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Could anybody please tell me what is the main difference between C & C++ structures.

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C structures cannot contain methods whereas C++ structures can :) –  vpram86 Feb 11 '10 at 6:34
    
C structures are basically used to group the data. –  Ashish Feb 11 '10 at 6:43
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C++ structures support inheritance. :) –  Agnel Kurian Feb 11 '10 at 7:57
    
C++ structures support private members –  sellibitze Feb 11 '10 at 9:05

5 Answers 5

up vote 19 down vote accepted

In C++ struct and class are the exact same thing, except for that struct defaults to public visibility and class defaults to private visiblity.

In C, struct names are in their own namespace, so if you have struct Foo {};, you need to write struct Foo foo; to create a variable of that type, while in C++ you can write just Foo foo;, albeit the C style is also permitted. C programmers usually use typedef struct {} Foo; to allow the C++ syntax for variable definitions.

The C programming language also does not support visibility restrictions, member functions or inheritance.

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In C++ struct names are also in their own name space. The difference is that when searching for an identifier the compiler will first look in the general name space, and if not found will also check the user-defined-classes name space. In c++ his is correct: struct x {}; void x() {} while this is not typedef struct x {} x; void x() {}, as the global identifier space already has an x (typedef) the declaration of the function will collide (BTW, in the first example, to create a variable you need to write struct x var so that the identifier is only searched for as a user defined type). –  David Rodríguez - dribeas Feb 11 '10 at 9:49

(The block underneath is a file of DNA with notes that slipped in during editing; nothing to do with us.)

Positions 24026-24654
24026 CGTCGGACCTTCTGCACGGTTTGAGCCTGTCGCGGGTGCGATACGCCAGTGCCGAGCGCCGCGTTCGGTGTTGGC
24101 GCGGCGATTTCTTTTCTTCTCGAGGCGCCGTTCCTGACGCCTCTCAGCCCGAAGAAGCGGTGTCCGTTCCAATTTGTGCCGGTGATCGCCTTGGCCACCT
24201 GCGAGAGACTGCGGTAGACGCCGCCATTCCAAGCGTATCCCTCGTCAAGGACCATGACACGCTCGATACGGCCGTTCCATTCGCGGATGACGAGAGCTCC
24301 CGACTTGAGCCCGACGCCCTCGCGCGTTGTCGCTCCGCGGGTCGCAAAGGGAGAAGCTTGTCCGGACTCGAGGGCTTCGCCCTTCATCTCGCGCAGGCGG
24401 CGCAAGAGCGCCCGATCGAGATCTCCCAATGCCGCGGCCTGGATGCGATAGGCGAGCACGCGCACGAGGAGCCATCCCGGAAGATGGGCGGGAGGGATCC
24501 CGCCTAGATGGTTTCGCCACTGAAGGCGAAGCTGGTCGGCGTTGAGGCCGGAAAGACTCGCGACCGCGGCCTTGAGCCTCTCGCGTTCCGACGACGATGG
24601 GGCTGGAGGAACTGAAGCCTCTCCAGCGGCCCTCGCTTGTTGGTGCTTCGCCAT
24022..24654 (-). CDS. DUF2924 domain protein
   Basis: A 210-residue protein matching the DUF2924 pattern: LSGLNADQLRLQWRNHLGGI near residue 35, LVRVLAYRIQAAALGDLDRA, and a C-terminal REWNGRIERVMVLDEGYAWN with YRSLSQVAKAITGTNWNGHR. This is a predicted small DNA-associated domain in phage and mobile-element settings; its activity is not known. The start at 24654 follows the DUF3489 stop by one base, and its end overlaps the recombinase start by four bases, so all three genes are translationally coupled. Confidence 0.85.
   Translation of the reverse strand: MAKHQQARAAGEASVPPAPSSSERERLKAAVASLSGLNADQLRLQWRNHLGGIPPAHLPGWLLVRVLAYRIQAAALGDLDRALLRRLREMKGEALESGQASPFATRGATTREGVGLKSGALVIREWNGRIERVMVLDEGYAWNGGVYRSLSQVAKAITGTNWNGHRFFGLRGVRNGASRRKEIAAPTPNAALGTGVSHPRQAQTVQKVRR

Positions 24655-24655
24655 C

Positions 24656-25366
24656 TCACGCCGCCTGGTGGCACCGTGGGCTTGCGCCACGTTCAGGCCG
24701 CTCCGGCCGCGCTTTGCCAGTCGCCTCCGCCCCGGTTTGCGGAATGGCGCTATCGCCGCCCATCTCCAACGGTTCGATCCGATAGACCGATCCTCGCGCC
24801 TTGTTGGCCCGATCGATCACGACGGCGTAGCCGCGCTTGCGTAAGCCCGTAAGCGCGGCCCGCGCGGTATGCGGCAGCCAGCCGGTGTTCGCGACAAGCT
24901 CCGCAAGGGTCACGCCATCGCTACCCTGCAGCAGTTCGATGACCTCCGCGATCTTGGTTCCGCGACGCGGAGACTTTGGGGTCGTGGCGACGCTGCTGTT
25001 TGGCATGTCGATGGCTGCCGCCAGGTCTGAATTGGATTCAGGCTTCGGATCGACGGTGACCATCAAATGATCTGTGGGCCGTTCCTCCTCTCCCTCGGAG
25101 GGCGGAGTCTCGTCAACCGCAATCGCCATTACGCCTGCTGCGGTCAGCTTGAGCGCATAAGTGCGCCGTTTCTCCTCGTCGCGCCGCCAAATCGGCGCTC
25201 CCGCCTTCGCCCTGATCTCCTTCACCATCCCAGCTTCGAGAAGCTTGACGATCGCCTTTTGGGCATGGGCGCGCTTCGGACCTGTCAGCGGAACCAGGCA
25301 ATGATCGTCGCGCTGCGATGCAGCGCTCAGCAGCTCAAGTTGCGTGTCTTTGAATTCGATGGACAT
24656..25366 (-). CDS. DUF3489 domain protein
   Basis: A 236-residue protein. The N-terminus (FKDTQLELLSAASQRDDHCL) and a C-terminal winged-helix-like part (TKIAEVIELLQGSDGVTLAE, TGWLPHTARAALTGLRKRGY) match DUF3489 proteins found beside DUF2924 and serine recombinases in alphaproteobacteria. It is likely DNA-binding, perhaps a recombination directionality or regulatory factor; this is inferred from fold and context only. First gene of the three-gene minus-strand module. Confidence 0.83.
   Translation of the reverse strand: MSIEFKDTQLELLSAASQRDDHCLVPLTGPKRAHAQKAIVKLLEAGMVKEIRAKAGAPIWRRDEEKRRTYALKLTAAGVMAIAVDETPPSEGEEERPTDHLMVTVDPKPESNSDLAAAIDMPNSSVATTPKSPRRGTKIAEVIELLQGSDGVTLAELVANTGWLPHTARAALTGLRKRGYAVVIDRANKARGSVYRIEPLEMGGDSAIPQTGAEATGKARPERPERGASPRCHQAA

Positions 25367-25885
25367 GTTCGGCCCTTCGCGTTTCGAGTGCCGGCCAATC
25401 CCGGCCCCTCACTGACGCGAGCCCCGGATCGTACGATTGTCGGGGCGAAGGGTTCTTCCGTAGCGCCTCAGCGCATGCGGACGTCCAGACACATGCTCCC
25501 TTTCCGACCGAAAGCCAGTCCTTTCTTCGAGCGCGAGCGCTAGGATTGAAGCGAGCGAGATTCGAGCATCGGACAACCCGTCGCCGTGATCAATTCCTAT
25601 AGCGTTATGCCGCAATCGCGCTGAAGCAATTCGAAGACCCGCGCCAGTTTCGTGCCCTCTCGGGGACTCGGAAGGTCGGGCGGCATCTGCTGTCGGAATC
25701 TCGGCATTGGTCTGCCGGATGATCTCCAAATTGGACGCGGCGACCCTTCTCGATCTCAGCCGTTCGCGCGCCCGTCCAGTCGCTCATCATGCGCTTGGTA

In C++, structures behave like classes, allowing methods, constructors, destructors etc...

The main difference between classes and C++ structures is that everything inside structures is public by default, while everything inside classes is private by default. (ie: nothing outside can access them directly)

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According to my CS prof, another difference between structs and classes is "you can't fail a struct" –  Jeremy Friesner Feb 11 '10 at 7:24

C structs is more akin to a definition of a composite data structure

C++ structs can be thought of as a class but scope of all member variables are defaulted to public.

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In addition to the answers above, remember that C++ structures support inheritance and so can contain pointers to vtables. This can make a big difference when serializing and deserializing these structures across processes. Templates are supported too.

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Rather than mentioning vtables (which are not in the C++ language specification) you should mention virtual methods. –  Thomas Matthews Feb 11 '10 at 19:00
    
The best process for serializing and deserializing structures is to have functionality that accesses the data fields (members) individually. Applies to both C and C++ languages. One primary reason is that the compiler is allowed to add padding between members (applies to both languages). –  Thomas Matthews Feb 11 '10 at 19:01
    
In C, padding is only a matter of a few unused bytes when the data in serialized and deserialized in it's binary representation. With C++, it can create problems when using objects of classes with virtual functions. –  Agnel Kurian Feb 11 '10 at 19:30

C : we can't define function inside the structure in c.

C++ : We can define function inside the structure in c++.

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